AGC’s offer

Those €800 million, if the process in London proves successful, could mean that all of the creditors recover their money. In particular, the original shareholder, the Brit Glen Maud, and the company Edgeworth Capital, owned by the Iranian investor Robert Tchenguiz, who took positions during the bankruptcy.

Other sources consulted indicate that there is a commitment from the main interested party in the Ciudad Financiera, the Arab fund AGC Equity Partners, to keep the Marme litigation case open.

Currently, the only offer on the table is the one presented by AGC in 2016 for between €2.5 billion and €2.8 billion, depending on the variables that are included. A year earlier, Aabar Investments, the owner of Cepsa, and Edgeworth, also submitted bids. But they were not accepted.

As we wait to see what will happen over the next two months, AGC leads the rest of the candidates to acquire Santander’s headquarters.

One of the possible counter-offers could come from Edgeworth, which negotiated a €2 billion loan with JPMorgan to participate in the liquidation plan. It also proposed that the company exit from bankruptcy without the need to be liquidated.

This operation would generate a sale with significant gains for the funds that entered the process by buying Marme’s debt from financial institutions. They include Blackstone, Canyon and Monarch.

Original story: Voz Pópuli (by Jorge Zuloaga)

Translation: Carmel Drake

Reyal Urbis’ Liquidation Process Begins

6 September 2017 – Expansión

Three months after receiving the “No” decision from its creditors to its payment proposal, the real estate company Reyal Urbis is starting its liquidation process, with Sareb, the Tax Authority and several banks, such as Santander, as the main beneficiaries.

On Monday, the property developer controlled by Rafael Santamaría received the ruling from Mercantile Court number six in Madrid, ordering the launch of the liquidation phase. In this way, Reyal Urbis will star in the second largest bankruptcy in Spain’s history, with debt amounting to more than €3,500 million, exceeded only by that of Martinsa Fadesa.

This new phase will be led by the bankruptcy administrator, given that the judge is continuing to suspend the managers of the company and has ordered the termination of its corporate governance bodies.

Since its appointment as the bankruptcy administrator in February 2013, the audit firm DBO has taken care of the company’s legal proceedings. It was responsible for submitting the payment proposal prepared by the company for its creditors, which included discounts of more than 90% on its liabilities. Only 32.7% of its shareholders supported that payment plan in June, which effectively condemned the company to extinction.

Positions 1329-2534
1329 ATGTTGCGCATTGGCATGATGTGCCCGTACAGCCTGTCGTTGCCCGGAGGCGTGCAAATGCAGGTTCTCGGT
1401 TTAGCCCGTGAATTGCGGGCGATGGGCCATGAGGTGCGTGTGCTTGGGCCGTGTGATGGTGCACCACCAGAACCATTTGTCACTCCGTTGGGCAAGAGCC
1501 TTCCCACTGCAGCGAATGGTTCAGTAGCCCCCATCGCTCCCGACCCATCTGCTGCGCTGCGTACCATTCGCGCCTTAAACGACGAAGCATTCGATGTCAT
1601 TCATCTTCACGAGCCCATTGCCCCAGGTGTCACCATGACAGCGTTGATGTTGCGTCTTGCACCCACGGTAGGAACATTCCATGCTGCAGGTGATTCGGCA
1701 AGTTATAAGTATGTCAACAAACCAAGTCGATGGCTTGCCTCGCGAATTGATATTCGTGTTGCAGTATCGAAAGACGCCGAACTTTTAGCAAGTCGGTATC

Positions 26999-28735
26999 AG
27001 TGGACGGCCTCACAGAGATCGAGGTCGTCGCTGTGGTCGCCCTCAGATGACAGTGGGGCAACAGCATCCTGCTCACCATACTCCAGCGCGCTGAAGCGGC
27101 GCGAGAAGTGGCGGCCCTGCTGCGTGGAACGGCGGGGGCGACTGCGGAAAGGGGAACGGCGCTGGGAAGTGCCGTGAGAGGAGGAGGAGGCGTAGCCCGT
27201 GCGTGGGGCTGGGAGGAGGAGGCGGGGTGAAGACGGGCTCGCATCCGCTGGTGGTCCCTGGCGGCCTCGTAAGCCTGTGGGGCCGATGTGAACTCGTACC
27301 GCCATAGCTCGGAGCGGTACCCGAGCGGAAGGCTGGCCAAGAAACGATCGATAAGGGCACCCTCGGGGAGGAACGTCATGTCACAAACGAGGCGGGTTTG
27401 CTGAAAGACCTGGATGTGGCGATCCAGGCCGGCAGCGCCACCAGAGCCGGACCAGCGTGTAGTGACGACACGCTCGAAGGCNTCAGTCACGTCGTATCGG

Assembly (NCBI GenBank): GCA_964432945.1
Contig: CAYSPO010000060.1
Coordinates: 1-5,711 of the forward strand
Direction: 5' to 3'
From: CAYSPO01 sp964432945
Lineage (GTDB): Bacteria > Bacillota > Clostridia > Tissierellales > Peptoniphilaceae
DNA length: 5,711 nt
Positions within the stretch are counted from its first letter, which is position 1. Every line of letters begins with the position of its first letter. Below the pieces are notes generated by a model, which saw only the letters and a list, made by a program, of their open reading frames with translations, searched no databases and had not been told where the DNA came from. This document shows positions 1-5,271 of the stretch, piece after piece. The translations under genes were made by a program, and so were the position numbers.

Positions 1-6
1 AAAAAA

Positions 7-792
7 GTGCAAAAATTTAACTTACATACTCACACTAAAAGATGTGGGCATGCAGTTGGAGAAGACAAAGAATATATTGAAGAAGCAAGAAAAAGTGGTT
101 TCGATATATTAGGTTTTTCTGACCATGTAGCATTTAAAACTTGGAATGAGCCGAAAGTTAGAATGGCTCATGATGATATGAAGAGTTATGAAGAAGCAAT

Now, the administrations will have to determine the best solution for the creditors, which are owed around €3,600 million, according to the most recent figures presented, whilst the company owns assets worth €1,170 million as at 31 December 2016.

Portfolio

The company’s assets include €188 million corresponding to properties that generate rental income and €863 million relating to around 200 finished homes and land. Specifically, Reyal Urbis owns one of the largest land portfolios in Spain, with 6.7 million m2, exceeding the large property developers such as Metrovacesa (6 million) and Neinor Homes (1.3 million).

Distributed over more than 30 cities in Spain and Portugal (the company owns assets in Lisbon and Porto), the portfolio of land and rental assets, such as the best-located hotels in the Rafael Hoteles chain, as well as its stake in the Castellana 200 retail and office complex, will be the jewels in the crown to be shared out amongst the creditors or sold to allow them to recover at least some of their investment, according to sources close to the process.

Original story: Expansión (by Rocío Ruiz)

Translation: Carmel Drake

Sareb Will Take Ownership Of The ‘In Tempo’ Skyscraper In Benidorm

25 August 2016 – El Economista

The In Tempo skyscraper in Benidorm is the tallest residential tower in Spain and the second tallest in Europe, however, it is proving difficult to find an investor willing to pay the asking price. The property is weighed down by debt amounting to €100 million, which is in the hands of Sareb, but is reportedly worth around €90 million.

According to the newspaper El Confidencial, none of the offers for the skyscraper, which has been on the market since the end of last year, have exceeded €60 million. For this reason, Sareb has not waived its right to submit a higher offer to take over the asset, in an operation that would form part of the liquidation process of its current owner and developer, the company Olga Urbana.

According to online media, the bad bank has confirmed this information, however, “they assure that they have not yet received the asset foreclosure notice from the judge”.

The 52-floor building, which is 189m tall and contains 300 apartments is a symbol of the real estate bubble. Once the judge has authorised the award of the asset to Sareb, the bad bank could begin a new sales process involving negotiations with the two funds that have already expressed interest in the property.

Although construction work is still underway and the degree of completion ranges between 83% and 97%, apartments in the skyscraper are being sold for between €190,990.80 and €1.6 million, according to the online portal Idealista.

Original story: El Economista

Translation: Carmel Drake

Asset Sale After The Liquidation

6 September 2015 – Expansión

Martinsa Fadesa bankruptcy administration has initiated the liquidation process of the real estate, putting for sale a total of 33 lots of assets of the company, presided and controlled by Fernando Martin. It went into liquidation in March.

Original story: Expansión

Translation: Lee La